Oxfam has released the latest version of its ongoing series of analyses of the relative net worth of the very richest when compared to the very poorest: in this case, they found that the top 1% of Britons own more wealth than the bottom 20% of Britons combined.
As noted, this is a recurring research project from Oxfam, and while it does paint a compelling picture, there are some statistical nuances that is glosses over: if your principal asset is a house worth £1M with £500,000.01 outstanding on the mortgage, you are counted as having a net worth of zero, which is true in one technical sense, but not in other important senses.
Oxfam attributed the UK's wealth inequality — which it ranks as among the worst in the developed world — to this year's Brexit vote.
Oxfam have called on the UK to take action on its notorious tax havens, including the British Virgin Islands and the Channel Islands, which are under UK rule, but which have been allowed to flout global law in order to preserve dynastic, anti-meritocratic fortunes in the most corrupt, least ethical families, who pay lower tax rates than normal working people in the UK.
The third element of the plan would see pay ratios adopted to curb excess salaries at the top and tackle low wages at the bottom. Under the proposals, firms should aim to meet a 20:1 ratio so the most highly-paid person at the firm can earn no more than 20 times the salary of the lowest-paid worker.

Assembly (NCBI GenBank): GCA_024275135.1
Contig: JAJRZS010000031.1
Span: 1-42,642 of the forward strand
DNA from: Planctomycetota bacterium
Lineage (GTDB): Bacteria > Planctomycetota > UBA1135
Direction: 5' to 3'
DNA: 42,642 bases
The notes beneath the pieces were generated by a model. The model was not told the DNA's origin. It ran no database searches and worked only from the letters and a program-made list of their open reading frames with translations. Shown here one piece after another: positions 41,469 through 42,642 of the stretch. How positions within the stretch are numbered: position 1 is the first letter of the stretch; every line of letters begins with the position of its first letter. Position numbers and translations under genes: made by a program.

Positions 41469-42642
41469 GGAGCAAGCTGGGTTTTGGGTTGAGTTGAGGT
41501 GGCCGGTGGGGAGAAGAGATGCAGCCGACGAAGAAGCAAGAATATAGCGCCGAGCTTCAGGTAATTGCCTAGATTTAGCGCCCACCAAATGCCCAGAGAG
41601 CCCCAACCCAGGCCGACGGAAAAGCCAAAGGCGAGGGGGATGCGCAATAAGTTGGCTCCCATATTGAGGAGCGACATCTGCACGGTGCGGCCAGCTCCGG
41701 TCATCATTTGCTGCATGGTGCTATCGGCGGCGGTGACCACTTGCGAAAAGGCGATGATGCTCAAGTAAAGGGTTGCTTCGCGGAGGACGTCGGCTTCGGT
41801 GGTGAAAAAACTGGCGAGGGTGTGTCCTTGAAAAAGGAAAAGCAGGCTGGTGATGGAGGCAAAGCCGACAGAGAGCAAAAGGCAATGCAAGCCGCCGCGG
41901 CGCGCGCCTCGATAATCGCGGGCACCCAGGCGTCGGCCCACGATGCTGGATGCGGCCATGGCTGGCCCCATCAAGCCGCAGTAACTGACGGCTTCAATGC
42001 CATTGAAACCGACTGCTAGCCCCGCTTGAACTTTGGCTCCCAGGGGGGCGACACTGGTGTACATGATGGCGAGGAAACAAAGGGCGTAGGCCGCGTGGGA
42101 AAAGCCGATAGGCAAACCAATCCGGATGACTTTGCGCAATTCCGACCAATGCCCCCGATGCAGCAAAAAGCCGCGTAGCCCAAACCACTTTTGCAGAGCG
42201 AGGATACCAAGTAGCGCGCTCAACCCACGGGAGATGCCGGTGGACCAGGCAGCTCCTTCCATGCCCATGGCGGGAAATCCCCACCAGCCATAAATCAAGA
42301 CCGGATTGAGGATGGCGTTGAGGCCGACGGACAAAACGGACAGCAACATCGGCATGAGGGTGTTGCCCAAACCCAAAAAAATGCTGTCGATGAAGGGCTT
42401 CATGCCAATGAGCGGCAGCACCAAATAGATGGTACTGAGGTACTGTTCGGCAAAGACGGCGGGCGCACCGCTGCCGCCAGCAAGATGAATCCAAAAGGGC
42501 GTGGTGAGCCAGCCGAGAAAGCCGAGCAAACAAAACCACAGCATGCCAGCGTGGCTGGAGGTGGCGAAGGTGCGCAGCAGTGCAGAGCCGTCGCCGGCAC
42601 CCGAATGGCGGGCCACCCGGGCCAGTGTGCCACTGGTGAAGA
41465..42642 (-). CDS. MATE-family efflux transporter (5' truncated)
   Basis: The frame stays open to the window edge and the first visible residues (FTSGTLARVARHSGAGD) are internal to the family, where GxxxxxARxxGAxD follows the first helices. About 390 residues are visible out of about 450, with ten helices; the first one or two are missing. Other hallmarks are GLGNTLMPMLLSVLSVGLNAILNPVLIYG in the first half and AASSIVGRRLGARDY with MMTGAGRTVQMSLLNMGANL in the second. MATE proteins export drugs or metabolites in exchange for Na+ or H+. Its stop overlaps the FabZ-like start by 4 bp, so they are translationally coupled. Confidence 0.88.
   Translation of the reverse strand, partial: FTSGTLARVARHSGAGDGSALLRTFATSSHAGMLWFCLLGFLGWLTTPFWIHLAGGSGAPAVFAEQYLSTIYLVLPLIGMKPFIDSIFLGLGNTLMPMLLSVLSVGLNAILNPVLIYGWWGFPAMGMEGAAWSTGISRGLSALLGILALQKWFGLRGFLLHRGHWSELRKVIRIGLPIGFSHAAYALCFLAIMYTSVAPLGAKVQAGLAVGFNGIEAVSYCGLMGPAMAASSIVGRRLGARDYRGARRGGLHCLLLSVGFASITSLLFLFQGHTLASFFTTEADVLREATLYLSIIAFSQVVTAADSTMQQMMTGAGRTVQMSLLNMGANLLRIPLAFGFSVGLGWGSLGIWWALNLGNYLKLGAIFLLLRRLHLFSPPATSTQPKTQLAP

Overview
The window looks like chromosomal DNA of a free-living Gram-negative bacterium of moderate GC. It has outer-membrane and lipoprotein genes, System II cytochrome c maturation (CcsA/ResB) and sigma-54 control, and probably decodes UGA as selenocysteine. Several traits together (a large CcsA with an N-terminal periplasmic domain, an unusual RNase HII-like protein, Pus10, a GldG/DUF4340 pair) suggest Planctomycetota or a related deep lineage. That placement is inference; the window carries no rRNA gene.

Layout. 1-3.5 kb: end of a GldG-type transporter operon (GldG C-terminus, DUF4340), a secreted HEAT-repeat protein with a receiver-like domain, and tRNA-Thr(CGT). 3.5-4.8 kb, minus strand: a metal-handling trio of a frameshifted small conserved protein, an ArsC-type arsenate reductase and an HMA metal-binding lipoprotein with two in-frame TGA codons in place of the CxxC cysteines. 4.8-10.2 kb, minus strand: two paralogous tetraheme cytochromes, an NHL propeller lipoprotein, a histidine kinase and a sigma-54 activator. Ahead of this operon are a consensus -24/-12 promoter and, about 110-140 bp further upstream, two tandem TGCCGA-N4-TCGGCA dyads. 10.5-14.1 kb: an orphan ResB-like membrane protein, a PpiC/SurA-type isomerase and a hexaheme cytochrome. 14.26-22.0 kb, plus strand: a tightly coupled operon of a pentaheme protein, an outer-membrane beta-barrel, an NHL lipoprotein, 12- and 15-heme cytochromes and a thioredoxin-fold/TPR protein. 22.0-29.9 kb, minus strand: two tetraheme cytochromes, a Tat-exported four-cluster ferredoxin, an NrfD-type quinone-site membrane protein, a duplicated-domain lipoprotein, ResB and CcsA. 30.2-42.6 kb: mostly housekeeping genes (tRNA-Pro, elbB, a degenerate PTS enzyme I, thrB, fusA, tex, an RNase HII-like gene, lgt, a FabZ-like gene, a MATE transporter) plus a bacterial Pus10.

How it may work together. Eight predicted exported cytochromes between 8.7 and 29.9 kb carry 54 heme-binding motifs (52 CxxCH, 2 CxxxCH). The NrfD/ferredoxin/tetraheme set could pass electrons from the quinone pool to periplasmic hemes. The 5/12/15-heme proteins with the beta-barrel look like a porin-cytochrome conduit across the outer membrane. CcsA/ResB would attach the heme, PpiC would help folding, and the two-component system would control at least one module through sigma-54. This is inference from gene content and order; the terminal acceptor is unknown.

Finally, Oxfam called for action to tackle corporate tax avoidance and end UK-linked tax havens.
Rachael Orr, head of Oxfam's UK Programme, said: "Inequality is a massive barrier to tackling poverty and has created an economy that clearly isn't working for everyone. The UK is one of the richest countries in the world, but it's a nation divided into the haves and have-nots.
"Whilst executive pay soars, one in five people live below the poverty line and struggle to pay their bills and put food on the table."
Soaring inequality in UK 'contributed to Brexit', Oxfam says
(Image: Lord Mayor of London – John Stuttard, David Iliff, CC-BY-SA)